The public’s been mislead before, but Tom Carper (D. Del.), chairman of the Senate Committee on Homeland Security and Governmental Affairs, is convinced this time: President Obama’s “is going to proffer [an executive order on cybersecurity], we think in the second half of February,” he told The Hill.
The order is designed as a rebuttal to a Congress that can’t agree on how to address what many federal agencies say is a disturbing trend of cyberattacks on U.S. infrastructure. The creation of new cybersecurity laws is mired in partisan politics, and many privacy advocates say the only options outside of an executive order are bad (the Cybersecurity Act, already defeated twice in the Senate) and negligent (the Cyber Information Security Protection Act, or CISPA).
It’s still classified, but an earlier draft of the order indicates that it’s based on the Cybersecurity Act. Most comforting is that it would appear to satisfy Sen. Ron Wyden’s (D-Oreg.) biggest pro-privacy insistence: Any legislation should only let federal agencies freely access information on networks related to critical infrastructure and should leave social networks, like your Facebook and Google profiles, out of its reach.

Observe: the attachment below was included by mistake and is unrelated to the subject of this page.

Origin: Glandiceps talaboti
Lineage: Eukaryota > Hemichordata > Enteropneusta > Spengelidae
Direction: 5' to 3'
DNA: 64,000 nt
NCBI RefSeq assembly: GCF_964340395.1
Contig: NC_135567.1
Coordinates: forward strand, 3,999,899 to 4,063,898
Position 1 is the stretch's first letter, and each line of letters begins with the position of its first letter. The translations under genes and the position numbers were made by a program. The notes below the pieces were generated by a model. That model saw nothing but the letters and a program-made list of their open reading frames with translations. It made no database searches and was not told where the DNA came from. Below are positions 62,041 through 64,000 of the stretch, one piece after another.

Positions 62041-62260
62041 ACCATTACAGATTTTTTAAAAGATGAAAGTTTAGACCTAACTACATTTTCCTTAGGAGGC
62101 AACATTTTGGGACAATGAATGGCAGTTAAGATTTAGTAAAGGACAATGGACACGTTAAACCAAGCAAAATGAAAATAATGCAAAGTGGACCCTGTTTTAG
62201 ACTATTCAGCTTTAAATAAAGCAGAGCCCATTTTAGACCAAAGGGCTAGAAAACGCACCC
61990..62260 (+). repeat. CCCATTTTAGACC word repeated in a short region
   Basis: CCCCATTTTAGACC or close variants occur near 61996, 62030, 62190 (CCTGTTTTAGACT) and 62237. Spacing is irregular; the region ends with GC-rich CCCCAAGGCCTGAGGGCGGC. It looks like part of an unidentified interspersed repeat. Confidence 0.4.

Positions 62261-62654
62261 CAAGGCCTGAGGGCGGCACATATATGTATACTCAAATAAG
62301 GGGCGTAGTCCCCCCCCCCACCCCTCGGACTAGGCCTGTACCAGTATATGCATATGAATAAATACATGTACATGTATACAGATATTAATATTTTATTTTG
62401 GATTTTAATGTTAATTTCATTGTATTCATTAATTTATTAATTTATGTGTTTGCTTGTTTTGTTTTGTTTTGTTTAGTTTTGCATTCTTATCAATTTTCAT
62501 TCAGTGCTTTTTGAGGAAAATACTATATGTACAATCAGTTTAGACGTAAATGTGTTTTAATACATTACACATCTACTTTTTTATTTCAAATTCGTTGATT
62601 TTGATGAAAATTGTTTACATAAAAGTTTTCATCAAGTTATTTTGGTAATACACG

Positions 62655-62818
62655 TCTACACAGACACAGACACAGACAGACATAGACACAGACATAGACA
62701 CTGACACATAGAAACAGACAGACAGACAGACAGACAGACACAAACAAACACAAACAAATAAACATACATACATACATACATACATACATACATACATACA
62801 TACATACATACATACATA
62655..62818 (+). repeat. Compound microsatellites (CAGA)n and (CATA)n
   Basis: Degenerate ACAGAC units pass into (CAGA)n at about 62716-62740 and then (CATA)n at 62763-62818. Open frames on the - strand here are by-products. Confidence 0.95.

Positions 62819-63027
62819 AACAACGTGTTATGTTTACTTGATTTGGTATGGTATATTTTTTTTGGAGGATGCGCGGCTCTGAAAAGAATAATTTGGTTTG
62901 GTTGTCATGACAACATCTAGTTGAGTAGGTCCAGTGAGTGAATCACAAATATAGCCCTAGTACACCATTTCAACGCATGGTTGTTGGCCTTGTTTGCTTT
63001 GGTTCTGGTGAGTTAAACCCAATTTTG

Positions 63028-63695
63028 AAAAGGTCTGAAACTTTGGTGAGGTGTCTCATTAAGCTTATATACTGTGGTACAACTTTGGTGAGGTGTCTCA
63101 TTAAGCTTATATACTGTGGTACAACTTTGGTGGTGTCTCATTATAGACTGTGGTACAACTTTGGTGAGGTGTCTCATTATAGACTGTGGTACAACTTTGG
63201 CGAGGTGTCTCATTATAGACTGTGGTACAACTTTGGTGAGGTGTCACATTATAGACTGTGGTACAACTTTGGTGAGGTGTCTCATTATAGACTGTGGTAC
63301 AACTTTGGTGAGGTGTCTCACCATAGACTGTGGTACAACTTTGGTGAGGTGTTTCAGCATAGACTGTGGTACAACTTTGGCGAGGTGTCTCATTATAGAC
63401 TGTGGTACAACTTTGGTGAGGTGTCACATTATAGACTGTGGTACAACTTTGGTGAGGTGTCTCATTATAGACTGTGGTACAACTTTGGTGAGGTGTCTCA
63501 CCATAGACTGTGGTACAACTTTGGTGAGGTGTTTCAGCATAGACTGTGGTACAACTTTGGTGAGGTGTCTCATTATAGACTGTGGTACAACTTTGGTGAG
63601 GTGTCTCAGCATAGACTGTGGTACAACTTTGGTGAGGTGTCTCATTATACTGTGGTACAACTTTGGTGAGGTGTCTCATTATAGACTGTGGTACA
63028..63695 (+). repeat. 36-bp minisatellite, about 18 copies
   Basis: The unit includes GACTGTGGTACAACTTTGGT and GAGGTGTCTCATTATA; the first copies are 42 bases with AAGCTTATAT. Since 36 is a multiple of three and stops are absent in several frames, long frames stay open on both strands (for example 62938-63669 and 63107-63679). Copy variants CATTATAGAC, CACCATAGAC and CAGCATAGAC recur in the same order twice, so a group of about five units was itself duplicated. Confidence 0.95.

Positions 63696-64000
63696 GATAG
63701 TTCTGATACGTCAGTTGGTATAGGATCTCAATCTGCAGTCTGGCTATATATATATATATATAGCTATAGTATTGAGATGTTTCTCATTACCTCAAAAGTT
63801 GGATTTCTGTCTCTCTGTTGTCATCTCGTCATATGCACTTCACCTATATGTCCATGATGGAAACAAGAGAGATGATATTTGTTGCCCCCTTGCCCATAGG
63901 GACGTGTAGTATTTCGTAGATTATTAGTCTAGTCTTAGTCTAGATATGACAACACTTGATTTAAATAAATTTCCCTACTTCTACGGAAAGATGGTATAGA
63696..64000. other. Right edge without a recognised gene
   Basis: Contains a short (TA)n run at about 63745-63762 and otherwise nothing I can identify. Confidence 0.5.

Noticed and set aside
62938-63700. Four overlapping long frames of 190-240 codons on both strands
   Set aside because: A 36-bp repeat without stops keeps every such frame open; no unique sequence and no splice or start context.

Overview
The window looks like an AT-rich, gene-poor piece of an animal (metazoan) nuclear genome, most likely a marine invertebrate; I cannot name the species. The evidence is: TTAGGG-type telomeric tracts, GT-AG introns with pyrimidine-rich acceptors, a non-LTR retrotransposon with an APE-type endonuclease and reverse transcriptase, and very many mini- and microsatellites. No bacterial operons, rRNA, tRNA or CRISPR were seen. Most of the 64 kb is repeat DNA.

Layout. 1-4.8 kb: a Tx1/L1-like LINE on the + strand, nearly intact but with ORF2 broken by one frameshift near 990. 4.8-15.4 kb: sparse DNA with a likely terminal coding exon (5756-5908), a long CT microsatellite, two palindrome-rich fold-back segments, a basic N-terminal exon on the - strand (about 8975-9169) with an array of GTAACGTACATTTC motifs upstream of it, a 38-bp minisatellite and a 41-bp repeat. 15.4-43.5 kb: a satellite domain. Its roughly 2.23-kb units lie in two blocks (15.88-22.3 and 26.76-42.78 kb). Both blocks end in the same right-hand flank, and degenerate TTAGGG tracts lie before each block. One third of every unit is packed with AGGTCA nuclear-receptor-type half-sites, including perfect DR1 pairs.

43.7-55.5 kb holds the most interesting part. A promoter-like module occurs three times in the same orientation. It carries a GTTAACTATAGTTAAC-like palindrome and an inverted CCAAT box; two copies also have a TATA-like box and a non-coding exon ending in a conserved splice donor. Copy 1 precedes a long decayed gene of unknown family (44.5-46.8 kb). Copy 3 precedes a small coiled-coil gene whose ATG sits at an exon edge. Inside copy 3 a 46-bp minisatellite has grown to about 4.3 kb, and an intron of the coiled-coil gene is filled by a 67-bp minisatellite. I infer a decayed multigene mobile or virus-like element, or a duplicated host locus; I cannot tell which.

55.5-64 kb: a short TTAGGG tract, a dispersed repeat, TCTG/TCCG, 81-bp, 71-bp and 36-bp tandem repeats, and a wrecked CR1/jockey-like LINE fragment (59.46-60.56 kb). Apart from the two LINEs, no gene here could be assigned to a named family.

Despite Carper’s comment, previous officials have made been wrong about the order’s date before. In September, a few weeks after its existence was confirmed by the White House, Homeland Security Secretary Janet Napolitano said it was “close to completion.” Then in October, then-Senator Joe Lieberman (I-Conn.) predicted it would happen by November.
Lieberman had called passing cybersecurity legislation “absolutely my top legislative priority of this last year,” but it became clear as his final Senate session drew to a close that it wouldn’t agree on such a bill. Congress convened Jan. 3.
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